Rhythm, harmony…

What if, instead, we were to start with an ontology in which fluidity and solidity are not mutually incompatible properties? […] Continuous variation is more comparable to rhythm. Following Lefebvre (2004), rhythms result from the concurrence of difference and repetition, in which time and space are mutually implicated. In a world marked by rhythm there would be neither pure solidity nor pure fluidity. Conversely, a world that was purely solid or purely fluid would be without rhythm. This is consistent with the ways indigenous communities around the circumpolar north have been reporting their experience of climate change as things going out of phase. They may report, for example, that sea-ice recedes or that migratory species arrive earlier than expected, judged in relation to other environmental comings and goings with which they usually coincide. These are not punctuated contrasts but disturbances in the rhythmic fluctuations of a solid-fluid world in perpetual becoming: where nothing is solid or fluid but everything solid-becoming-fluid or fluid-becoming-solid (Serres 2000). […] The Inuit notion of sila perfectly reflects this ontology. Referring interchangeably to both weather and climate, sila is translated as the breath of life and the reason things move and change. It also means intelligence, consciousness or mind, and is understood to be a fundamental principle underlying the integrity of the cosmos. In the words of Nuttall, “it is an all-pervading life-giving force connecting a person with the rhythms of the universe, integrating the self with the natural world”. Conversely, lack of sila can mean that either people or the environment are going crazy. The emphasis on breath here is critical. In breathing we both surrender ourselves to the environment and launch ourselves into it. With every inhalation, the atmosphere enters into and becomes part of us; every exhalation in turn releases part of us into the atmosphere (Ingold 2015, 84–88). No other process matches this continual rhythmic exchange with the environment – one that continues throughout life. Through breathing we are immersed in our surroundings, and our surroundings in us. In a living world of solid-fluids, marked by constant rhythmic transformation, no organism could endure that was not open, through respiration, to its surroundings.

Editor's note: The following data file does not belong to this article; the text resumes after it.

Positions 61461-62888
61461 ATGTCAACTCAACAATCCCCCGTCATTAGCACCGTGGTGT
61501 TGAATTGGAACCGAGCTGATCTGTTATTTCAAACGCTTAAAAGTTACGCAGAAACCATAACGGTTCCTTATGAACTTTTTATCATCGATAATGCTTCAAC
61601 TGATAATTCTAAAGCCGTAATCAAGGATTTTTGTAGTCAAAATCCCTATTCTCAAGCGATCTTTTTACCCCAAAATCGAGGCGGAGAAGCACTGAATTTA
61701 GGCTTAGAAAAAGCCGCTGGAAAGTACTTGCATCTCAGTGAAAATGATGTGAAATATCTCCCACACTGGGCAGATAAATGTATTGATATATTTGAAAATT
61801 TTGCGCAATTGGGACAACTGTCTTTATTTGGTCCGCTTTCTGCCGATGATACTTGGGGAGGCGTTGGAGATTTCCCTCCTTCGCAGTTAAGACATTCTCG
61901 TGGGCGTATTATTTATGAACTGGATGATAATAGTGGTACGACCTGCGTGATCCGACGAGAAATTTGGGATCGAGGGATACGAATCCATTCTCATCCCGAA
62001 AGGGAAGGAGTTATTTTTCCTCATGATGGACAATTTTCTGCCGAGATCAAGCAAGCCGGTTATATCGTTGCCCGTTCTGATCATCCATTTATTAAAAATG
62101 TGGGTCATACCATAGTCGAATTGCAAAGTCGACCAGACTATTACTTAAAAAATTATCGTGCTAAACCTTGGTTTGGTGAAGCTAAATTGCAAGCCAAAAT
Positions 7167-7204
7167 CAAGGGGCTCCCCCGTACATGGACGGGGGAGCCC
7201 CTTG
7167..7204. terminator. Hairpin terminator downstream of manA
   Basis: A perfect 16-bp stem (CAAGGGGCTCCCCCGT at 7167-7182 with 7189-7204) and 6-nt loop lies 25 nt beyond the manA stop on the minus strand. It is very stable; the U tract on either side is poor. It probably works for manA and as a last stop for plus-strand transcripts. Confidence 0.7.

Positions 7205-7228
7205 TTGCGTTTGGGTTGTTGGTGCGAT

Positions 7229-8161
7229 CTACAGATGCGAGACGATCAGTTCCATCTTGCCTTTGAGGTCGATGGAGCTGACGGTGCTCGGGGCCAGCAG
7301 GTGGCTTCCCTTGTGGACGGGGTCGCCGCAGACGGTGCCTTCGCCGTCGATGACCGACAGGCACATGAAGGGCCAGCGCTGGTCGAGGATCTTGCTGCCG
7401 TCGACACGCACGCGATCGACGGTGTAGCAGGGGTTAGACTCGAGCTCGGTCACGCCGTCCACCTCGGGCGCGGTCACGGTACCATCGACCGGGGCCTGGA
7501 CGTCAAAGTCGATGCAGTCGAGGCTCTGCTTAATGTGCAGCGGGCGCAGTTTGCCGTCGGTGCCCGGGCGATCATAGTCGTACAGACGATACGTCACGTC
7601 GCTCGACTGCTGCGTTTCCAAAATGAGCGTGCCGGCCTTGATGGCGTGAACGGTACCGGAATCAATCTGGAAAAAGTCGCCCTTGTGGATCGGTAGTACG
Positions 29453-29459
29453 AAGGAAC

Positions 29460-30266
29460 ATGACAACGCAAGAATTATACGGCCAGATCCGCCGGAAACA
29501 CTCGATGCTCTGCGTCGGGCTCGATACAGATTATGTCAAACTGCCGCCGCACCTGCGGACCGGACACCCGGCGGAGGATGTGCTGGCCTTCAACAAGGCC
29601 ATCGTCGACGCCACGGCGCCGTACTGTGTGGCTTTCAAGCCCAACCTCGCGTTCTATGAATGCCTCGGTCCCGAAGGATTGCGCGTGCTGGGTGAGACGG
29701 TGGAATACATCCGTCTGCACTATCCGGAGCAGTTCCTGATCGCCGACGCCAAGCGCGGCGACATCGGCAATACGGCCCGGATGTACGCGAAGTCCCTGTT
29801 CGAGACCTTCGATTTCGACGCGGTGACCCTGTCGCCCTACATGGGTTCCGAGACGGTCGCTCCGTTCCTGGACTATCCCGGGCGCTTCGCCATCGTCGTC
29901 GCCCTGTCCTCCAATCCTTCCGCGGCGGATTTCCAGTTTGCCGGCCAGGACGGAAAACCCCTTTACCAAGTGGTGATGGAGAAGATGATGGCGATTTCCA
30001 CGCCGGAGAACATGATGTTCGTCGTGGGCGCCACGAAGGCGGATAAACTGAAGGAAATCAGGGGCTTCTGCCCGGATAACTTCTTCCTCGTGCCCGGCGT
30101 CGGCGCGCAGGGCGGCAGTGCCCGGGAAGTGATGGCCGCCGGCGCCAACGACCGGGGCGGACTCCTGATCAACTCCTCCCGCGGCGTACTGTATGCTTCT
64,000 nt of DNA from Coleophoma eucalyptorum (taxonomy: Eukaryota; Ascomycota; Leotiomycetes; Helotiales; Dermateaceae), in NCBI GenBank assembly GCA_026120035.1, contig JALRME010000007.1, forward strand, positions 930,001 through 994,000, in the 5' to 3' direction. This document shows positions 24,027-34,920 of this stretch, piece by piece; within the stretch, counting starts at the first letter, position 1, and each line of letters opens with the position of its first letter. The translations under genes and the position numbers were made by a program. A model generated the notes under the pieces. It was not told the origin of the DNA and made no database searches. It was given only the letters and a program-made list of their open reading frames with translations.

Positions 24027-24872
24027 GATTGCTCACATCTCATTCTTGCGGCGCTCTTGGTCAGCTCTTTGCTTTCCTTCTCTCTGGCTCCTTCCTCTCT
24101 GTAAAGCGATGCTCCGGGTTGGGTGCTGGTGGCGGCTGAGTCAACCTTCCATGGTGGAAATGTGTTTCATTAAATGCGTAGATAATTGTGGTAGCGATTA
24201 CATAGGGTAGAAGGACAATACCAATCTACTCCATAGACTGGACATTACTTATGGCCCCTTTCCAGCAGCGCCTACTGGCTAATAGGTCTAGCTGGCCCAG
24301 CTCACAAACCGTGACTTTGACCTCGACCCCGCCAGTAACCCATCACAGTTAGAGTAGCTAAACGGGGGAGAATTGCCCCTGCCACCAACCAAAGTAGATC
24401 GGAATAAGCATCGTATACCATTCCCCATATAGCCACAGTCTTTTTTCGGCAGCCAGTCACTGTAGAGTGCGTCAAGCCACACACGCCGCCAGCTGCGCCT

— Cristián Simonetti & Tim Ingold, Ice and Concrete